Joseph Schlessinger, Ph.D., chair and William H. Prusoff Professor of Pharmacology, has been named winner of the 2010 Pezcoller Foundation–AACR International Award for Cancer Research.
The award, established in 1998, recognizes a scientist “of international renown who has made a major scientific discovery in basic cancer research or who has made significant contributions to translational cancer research.”
As the winner of the award, Schlessinger will give two lectures on his work, one at the 101st annual meeting of the AACR (American Association for Cancer Research) in Washington, D.C., in April, and the 5th Annual Stanley J. Korsmeyer Lecture in Padua, Italy, in May. Schlessinger will then receive the award—which includes a prize of €75,000 and a commemorative plaque—at a ceremony in Trento, Italy, on May 7.
In a scientific career that has spanned three decades, Schlessinger has discerned the mechanism of action of a family of surface receptors and revealed their roles as critical drivers of a variety of cancers. These studies provided the conceptual foundation for the development of tyrosine kinase inhibitors as successful new drugs for the treatment of many cancers.
Schlessinger has cofounded three biotechnology companies and served as an advisor to several others—work that led to a drug approved by the U.S. Food and Drug Administration in January 2006 for advanced kidney cancer and for a stomach cancer known as gastrointestinal stromal tumor, or GIST. That drug, now marketed by Pfizer as Sutent, and other drugs based on Schlessinger’s discoveries are being tested as treatments for more common renal cancers, as well as breast and other cancers.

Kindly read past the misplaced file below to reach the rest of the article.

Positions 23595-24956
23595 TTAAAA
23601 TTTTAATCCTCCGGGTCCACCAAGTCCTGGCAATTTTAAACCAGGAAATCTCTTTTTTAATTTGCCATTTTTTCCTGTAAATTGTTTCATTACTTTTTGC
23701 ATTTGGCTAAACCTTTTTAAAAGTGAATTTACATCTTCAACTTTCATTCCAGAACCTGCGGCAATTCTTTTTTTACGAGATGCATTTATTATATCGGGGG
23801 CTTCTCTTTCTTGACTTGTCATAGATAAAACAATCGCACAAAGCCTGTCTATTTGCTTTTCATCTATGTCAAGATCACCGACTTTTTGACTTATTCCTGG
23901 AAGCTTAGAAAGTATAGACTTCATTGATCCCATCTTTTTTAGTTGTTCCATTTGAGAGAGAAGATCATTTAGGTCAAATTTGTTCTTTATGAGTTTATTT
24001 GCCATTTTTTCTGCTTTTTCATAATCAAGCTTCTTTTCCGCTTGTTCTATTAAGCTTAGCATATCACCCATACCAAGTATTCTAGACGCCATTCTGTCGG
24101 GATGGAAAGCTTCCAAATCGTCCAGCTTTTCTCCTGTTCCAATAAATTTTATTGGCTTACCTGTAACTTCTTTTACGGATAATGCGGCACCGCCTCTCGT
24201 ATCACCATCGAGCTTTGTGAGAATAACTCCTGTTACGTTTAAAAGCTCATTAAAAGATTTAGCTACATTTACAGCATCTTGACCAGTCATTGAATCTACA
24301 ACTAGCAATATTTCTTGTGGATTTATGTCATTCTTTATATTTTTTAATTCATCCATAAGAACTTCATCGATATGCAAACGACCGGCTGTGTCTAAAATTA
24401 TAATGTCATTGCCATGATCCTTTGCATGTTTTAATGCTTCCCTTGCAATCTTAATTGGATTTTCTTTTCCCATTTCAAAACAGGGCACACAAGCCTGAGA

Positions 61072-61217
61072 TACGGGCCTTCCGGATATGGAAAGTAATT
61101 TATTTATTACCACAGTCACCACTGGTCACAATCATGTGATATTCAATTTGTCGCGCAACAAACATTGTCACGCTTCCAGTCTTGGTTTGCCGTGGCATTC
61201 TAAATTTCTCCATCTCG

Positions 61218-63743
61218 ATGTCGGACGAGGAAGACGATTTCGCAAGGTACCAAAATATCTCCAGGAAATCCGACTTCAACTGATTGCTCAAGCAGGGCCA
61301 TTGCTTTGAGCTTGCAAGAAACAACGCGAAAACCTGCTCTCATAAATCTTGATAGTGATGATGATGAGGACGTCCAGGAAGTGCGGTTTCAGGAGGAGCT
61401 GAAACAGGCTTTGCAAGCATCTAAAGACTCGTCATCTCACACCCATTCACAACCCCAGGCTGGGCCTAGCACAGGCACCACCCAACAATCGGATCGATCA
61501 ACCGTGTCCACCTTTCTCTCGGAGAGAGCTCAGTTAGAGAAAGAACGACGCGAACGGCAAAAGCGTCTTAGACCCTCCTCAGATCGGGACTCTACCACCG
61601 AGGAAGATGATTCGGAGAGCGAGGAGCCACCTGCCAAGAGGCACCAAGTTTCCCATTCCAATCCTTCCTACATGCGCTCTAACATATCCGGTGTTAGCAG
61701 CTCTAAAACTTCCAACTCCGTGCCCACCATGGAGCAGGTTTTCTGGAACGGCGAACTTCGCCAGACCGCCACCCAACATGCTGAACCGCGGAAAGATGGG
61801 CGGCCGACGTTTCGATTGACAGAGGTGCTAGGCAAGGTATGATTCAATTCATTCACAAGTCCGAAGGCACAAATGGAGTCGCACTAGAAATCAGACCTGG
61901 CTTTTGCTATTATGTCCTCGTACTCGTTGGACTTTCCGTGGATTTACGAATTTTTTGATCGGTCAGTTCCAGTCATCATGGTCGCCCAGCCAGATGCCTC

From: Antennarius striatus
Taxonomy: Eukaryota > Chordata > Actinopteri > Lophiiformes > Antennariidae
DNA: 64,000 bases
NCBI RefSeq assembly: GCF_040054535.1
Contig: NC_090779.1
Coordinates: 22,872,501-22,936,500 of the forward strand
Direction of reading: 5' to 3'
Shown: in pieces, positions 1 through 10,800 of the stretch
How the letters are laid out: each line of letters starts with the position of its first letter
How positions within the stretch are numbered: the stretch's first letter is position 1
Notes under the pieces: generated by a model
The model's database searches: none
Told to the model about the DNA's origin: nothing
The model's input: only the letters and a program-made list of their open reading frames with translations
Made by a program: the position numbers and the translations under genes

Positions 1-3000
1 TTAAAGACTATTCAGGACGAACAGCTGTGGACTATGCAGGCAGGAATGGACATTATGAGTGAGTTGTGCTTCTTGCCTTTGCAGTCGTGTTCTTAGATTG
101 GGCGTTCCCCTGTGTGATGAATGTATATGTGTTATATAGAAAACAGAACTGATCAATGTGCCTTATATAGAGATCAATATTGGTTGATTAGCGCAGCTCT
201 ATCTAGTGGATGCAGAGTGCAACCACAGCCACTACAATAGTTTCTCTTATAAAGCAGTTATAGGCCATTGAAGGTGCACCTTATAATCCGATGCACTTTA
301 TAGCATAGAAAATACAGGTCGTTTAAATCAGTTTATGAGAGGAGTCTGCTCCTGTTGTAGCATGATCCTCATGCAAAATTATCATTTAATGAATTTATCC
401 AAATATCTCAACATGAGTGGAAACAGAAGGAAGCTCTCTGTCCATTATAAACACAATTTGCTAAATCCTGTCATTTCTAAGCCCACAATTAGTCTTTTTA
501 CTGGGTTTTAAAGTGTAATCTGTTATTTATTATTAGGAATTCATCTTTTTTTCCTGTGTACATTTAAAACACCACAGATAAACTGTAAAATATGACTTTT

The December 18, 2009 issue of the journal Science featured a news article on the remarkable clinical results obtained in metastatic melanoma with PLX4032, a new compound developed by Plexxikon, a biotech company Schlessinger cofounded. In a Phase I trial, PLX4032 had an unprecedented 70 percent response rate in treating the disease. PLX4032, which has moved into Phase III trials, has generated excitement because it appears to selectively target a cancer-causing mutation of a gene involved in metastatic melanoma without affecting normal versions of the gene, findings which suggest that other cancer-causing mutations may also be precisely targeted.
The Pezcoller Foundation was established in 1980 by Alessio Pezcoller, an Italian medical professor and surgeon. In addition to sponsoring this award, the foundation also sponsors a series of symposia, publishes a journal, and supports awards for early-career scientists from Europe who have submitted highly rated abstracts for presentation at the AACR’s annual meeting. The AACR was founded by a group of 11 scientists in 1907, and now has nearly 27,000 members in more than 60 countries.